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A Musical Journey Through New Orleans After Katrina

Music holds sway in New Orleans. In Faubourg Tremé, a book published in French and English on October 12, Parisian photographer Alexis Pazoumian studies the role of music in the reconstruction of the city ten years after the devastation of Hurricane Katrina.

New Orleans has always held a deep attraction for photographers. Lee Friedlander, Bernard Hermann, William Claxton, and George Dureau are just a few examples of those who have spent time in the Caribbean city to document the exuberance and violence of its streets, its parties, and its music. “I thought that depicting the city through the prism of jazz music was clichéd,” says Alexis Pazoumian. “But once I arrived, I realized it was inevitable. Music is everywhere in New Orleans; it accompanies daily life, education, traditions, religion, and death.”

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© Alexis Pazoumian

Pazoumian is a member of the Hans Lucas production studio, and landed in New Orleans in August 2015. He spent a total of three months in the city, spread across two trips. The television series Treme about the reconstruction post-Katrina guided the photographer’s work. “I watched an episode in the evening, and the next day I saw people who had appeared in it while walking in the street.” Pazoumian’s travels led him to become friends with trombonist Stephen James Walker, who helped him enter the closed circle of New Orleans musicians. Thanks to Walker, he met Chuck Badie, Fats Domino’s former double bass player, and attended a jazz funeral.

Street Scenes and Portraits of Musicians

Faubourg Tremé is a wandering depiction of the importance of music in different parts of Afro-American life. The adventure opens in the Tremé neighborhood, the birthplace of jazz in the United States and the inspiration for the book’s title. Street scenes and portraits of musicians act as a backdrop for the subsequent variety of colorful, meticulous, silver halide photos. In one section, readers witness a brass band at the private St. Augustine High School preparing for the Mardi Gras carnival. In another, a group of jazz players stand in Musicians’ Village, a neighborhood rebuilt by the Habitat for Humanity NGO to encourage musicians who fled Katrina to return to New Orleans.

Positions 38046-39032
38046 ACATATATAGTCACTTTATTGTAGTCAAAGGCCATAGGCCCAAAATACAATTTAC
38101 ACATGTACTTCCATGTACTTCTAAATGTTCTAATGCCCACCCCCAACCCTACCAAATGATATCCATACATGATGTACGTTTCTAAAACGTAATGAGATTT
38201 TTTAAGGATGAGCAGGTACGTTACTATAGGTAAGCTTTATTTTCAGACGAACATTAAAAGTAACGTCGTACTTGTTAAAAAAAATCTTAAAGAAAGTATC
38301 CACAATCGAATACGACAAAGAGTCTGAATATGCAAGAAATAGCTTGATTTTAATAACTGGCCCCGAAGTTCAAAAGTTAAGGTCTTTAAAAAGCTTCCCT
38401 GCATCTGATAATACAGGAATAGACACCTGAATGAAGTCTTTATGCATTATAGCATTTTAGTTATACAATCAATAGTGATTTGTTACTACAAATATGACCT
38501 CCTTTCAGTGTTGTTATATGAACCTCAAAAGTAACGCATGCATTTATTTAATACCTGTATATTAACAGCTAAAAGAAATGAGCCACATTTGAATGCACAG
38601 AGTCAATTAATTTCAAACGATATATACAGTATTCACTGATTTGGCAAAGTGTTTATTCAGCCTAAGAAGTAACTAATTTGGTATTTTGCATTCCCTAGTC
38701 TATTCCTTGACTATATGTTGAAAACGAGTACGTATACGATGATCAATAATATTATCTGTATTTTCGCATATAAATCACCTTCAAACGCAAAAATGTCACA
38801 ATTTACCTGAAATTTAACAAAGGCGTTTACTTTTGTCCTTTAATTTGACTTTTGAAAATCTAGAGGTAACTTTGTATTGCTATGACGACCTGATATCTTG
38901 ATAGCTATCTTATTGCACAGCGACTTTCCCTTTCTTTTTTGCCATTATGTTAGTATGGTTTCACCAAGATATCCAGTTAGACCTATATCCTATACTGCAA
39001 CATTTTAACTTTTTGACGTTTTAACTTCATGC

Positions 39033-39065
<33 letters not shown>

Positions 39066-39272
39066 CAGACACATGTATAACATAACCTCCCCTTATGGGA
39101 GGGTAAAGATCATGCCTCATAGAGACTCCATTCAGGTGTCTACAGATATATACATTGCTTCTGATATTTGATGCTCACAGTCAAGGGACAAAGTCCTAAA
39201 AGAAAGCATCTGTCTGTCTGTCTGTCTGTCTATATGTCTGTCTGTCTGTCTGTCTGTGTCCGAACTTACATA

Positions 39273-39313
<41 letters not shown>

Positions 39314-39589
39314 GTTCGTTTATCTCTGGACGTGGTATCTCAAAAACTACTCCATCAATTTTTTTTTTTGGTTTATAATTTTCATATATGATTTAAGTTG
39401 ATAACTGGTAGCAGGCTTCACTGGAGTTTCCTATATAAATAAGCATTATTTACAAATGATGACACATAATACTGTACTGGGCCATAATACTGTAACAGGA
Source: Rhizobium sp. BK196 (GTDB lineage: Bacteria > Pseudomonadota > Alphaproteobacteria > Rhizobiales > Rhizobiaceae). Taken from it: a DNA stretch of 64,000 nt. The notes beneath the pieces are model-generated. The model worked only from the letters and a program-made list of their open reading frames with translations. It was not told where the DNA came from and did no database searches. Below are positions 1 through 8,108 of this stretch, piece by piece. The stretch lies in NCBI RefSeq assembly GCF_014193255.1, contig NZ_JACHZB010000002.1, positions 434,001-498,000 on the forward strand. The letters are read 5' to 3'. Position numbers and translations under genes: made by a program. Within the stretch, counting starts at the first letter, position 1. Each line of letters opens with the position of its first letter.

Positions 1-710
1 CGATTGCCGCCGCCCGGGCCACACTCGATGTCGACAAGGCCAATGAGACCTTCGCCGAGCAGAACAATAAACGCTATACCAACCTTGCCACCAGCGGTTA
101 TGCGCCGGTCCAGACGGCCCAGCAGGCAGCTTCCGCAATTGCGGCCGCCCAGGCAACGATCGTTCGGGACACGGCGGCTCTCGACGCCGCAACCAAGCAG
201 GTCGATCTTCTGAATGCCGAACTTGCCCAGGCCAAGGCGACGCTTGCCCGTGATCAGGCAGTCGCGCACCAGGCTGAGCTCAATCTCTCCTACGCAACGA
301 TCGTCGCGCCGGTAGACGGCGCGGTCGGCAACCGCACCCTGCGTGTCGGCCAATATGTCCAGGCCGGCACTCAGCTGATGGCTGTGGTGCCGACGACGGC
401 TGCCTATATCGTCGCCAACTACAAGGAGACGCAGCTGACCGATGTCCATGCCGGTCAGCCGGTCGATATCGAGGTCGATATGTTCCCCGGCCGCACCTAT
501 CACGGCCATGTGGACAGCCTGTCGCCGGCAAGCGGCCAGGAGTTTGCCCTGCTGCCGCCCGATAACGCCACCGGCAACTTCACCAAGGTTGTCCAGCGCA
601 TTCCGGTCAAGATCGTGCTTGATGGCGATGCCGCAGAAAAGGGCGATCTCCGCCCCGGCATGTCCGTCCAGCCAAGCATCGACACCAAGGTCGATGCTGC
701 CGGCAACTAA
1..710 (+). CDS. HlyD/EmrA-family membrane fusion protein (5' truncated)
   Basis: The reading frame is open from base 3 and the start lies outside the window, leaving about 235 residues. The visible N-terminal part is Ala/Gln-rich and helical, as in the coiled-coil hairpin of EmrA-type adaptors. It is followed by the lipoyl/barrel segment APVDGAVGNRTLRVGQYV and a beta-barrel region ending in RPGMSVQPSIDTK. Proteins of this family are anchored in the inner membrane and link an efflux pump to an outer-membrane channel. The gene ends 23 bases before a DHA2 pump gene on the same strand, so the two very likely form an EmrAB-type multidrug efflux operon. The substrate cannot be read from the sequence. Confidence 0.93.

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© Alexis Pazoumian

After the jazz artists, the focus turns to the Native American Indians of Mardi Gras — the renowned Big Chiefs — who continue an ancient New Orleans tradition of paying homage to the region’s native tribes who welcomed fleeing slaves. The photographer then directs his lens to Mount Zion Baptist Church, where he attended the Sunday service for three months. Each chapters has its own digital soundtrack — recordings of gospel songs, Mardi Gras chants, or the brass band at a funeral —, further immersing readers in the atmosphere of the city.

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© Alexis Pazoumian

Ten years after Hurricane Katrina, the signs of the flood have disappeared, but the scars are still there. “The people I met were all influenced by the hurricane. They were forced to abandon their homes, mourn the loss of their loved ones, and rebuild their devastated city,” says Pazoumian. “The residents of New Orleans have suffered greatly, but also shown immense strength and bravery. And music has helped the city rebuild itself.”

“Faubourg Tremé” by Alexis Pazoumian. André Frère Editions, 120 pages. In French and English. Available online on October 12, and in bookstores on November 10. 37 euros.

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